Autism treatment center opens in metro

Tuesday, December 4th 2007, 11:02 am
By: News 9

By Mary Joseph, NEWS 9

At four years old, Spencer Frost is learning his numbers. But before he even turned 1, his parents knew Spencer was having development issues.

"He said ‘momma' at eight months old, and ‘dada' at nine months old, and then didn't speak again for quite some time," said Crystal Frost, Spencer's mother.

After several months of testing, this Edmond family's suspicions were confirmed. Doctors diagnosed Spencer with Autism.

"As a mother you just know. You have these instincts and you just know. But when they, when I saw it on the paper, and heard those words, of course I could not do anything but cry," said Frost.

There is no known cure or cause for autism. Two studies from the U.S. Centers for Disease Control assess one in every 150 American children have some form of autism and 75 children are born every day with autism. The silent disease affects four times as many boys as it does girls. Doctors are now recommending two screenings before a child even turns two years old.

Parents of autistic children in Oklahoma now have a new resource-the Camelot Residential Treatment Center. The center just opened in Oklahoma City in April and is the first boarding school of its kind in the state. Taking in children from five to 18 years old, this center helps and houses children with varying degrees of autism.

"Autism varies from child to child dramatically," said Dr. Marcia Meiring, medical director of the Camelot school.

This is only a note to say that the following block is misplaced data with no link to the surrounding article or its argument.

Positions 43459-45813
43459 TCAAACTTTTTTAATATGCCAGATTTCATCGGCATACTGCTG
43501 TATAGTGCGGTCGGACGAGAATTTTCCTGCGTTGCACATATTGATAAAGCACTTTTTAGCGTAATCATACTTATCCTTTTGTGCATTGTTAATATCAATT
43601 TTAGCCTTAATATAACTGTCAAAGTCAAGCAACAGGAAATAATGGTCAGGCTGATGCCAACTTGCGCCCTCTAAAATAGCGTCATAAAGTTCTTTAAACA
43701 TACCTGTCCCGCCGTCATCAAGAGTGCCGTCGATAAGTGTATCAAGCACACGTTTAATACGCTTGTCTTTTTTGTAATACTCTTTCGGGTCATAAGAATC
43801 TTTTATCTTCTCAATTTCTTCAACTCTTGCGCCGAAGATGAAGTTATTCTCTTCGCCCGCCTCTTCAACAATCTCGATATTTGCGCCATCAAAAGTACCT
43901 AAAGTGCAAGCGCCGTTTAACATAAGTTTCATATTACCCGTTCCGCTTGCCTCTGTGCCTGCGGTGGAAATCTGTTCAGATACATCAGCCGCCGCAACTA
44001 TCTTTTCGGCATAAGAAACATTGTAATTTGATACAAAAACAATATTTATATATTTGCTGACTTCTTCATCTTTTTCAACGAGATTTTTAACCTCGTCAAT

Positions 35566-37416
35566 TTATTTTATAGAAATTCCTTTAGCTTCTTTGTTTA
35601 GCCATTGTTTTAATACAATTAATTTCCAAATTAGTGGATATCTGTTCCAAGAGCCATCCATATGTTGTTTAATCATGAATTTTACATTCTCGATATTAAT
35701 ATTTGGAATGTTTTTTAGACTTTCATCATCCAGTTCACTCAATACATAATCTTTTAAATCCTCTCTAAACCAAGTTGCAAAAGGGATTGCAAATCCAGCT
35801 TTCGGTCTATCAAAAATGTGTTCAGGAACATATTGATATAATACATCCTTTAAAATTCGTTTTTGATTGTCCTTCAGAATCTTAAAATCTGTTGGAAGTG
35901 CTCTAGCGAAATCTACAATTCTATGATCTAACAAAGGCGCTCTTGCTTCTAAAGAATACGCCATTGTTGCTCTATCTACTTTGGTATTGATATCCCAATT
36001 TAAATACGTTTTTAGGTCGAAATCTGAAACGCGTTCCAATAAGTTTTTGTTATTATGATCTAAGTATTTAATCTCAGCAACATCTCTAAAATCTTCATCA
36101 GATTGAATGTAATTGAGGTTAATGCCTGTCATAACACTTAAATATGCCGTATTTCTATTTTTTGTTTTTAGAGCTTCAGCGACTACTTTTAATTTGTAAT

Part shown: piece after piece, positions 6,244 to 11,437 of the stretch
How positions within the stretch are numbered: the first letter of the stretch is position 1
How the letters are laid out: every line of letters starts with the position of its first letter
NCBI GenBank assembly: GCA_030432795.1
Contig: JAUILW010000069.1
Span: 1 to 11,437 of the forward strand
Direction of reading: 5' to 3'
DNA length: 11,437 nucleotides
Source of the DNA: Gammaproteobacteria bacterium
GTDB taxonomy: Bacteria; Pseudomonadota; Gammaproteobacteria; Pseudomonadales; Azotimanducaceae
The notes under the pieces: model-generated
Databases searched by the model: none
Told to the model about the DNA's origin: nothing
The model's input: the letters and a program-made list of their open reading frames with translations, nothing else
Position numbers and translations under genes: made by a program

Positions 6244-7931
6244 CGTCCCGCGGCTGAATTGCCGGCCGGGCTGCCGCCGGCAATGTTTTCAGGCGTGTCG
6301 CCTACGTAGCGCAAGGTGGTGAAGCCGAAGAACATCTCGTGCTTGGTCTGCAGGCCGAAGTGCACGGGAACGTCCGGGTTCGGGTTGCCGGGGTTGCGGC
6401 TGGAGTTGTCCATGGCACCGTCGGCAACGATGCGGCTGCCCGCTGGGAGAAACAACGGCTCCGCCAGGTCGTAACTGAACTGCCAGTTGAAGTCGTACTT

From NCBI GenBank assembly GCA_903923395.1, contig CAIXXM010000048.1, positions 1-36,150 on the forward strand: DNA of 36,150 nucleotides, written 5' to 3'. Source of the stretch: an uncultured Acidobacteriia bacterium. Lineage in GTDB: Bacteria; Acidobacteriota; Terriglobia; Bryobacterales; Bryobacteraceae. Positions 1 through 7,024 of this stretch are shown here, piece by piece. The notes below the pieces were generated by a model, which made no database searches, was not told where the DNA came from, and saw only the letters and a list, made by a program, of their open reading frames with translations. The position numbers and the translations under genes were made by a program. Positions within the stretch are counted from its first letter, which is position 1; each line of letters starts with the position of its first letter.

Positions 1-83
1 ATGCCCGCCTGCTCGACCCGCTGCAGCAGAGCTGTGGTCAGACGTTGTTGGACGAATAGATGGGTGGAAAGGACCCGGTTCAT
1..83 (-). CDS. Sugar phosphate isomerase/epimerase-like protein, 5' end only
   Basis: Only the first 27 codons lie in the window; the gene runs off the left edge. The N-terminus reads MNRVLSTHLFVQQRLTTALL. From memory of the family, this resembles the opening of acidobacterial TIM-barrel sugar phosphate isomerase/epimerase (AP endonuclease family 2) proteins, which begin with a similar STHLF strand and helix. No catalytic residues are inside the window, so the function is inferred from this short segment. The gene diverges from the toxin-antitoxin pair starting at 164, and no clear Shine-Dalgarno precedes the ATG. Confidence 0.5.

What works for one autistic child, does not work for all of them. For example, Spencer's parents heard putting autistic children on a gluten-free diet can help autistic symptoms improve, but after six weeks the Frosts' have not noticed a difference. Fish oil, rich in omega-three fatty acids, did improve Spencer's condition greatly, however.

Now doctors are also considering an old drug in a new way. At Ohio State University they believe testing Mecamylamine, originally used for high blood pressure patients in the 1950s could help kids with autism.

Because of the varying degrees of severity, symptoms, and different remedies, Dr. Meiring said it is challenging to treat autism, even if their treatment plans are getting better. At Camelot, the staff adjusts the treatment plans for each child.

Kalie was one of Camelot's first students. She shows signs of agitation, which is common with severely autistic kids, but has responded well to her Camelot treatment plan.

"She wouldn't even sit down at the dinner table (before). Now she does, you know, sit down and use manners," said Kalie's mother, Deanna Phillips.

Those are goals for Spencer as well-learning to become independent.  It's a step-by-step journey for this four-year-old, with ups and downs. And although he conquers new tasks everyday, his parents can't help but worry about the years to come.

"It's very difficult to think where is Spencer going to be when he is an adult?  Is he going to be high functioning?  Will he always need our support?  What happens when we die?  That's very tough," said Frost. 

Orignally Aired: Nov. 7, 2007